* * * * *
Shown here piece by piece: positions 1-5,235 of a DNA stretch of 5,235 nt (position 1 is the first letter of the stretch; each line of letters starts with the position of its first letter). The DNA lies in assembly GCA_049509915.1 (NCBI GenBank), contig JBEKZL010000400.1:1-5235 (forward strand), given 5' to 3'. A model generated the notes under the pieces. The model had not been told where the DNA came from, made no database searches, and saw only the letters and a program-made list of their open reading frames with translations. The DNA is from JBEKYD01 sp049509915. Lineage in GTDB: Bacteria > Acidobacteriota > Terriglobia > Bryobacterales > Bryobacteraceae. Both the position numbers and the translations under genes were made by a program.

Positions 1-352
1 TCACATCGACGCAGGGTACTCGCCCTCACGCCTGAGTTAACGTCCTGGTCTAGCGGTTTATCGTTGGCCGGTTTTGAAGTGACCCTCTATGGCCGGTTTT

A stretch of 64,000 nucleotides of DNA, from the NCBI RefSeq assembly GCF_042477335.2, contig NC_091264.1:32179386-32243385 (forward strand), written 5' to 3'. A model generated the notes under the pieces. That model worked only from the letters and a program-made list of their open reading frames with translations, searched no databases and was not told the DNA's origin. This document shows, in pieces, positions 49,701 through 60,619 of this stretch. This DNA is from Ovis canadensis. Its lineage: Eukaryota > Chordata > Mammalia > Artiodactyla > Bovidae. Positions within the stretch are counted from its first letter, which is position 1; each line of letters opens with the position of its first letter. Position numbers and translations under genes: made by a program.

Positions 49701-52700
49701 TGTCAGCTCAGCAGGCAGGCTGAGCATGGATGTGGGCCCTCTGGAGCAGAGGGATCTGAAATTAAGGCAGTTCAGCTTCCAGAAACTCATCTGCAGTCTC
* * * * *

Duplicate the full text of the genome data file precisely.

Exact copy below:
Shown here piece by piece: positions 1-5,235 of a DNA stretch of 5,235 nt (position 1 is the first letter of the stretch; each line of letters starts with the position of its first letter). The DNA lies in assembly GCA_049509915.1 (NCBI GenBank), contig JBEKZL010000400.1:1-5235 (forward strand), given 5' to 3'. A model generated the notes under the pieces. The model had not been told where the DNA came from, made no database searches, and saw only the letters and a program-made list of their open reading frames with translations. The DNA is from JBEKYD01 sp049509915. Lineage in GTDB: Bacteria > Acidobacteriota > Terriglobia > Bryobacterales > Bryobacteraceae. Both the position numbers and the translations under genes were made by a program.

Positions 1-352
1 TCACATCGACGCAGGGTACTCGCCCTCACGCCTGAGTTAACGTCCTGGTCTAGCGGTTTATCGTTGGCCGGTTTTGAAGTGACCCTCTATGGCCGGTTTT

A stretch of 64,000 nucleotides of DNA, from the NCBI RefSeq assembly GCF_042477335.2, contig NC_091264.1:32179386-32243385 (forward strand), written 5' to 3'. A model generated the notes under the pieces. That model worked only from the letters and a program-made list of their open reading frames with translations, searched no databases and was not told the DNA's origin. This document shows, in pieces, positions 49,701 through 60,619 of this stretch. This DNA is from Ovis canadensis. Its lineage: Eukaryota > Chordata > Mammalia > Artiodactyla > Bovidae. Positions within the stretch are counted from its first letter, which is position 1; each line of letters opens with the position of its first letter. Position numbers and translations under genes: made by a program.

Positions 49701-52700
49701 TGTCAGCTCAGCAGGCAGGCTGAGCATGGATGTGGGCCCTCTGGAGCAGAGGGATCTGAAATTAAGGCAGTTCAGCTTCCAGAAACTCATCTGCAGTCTC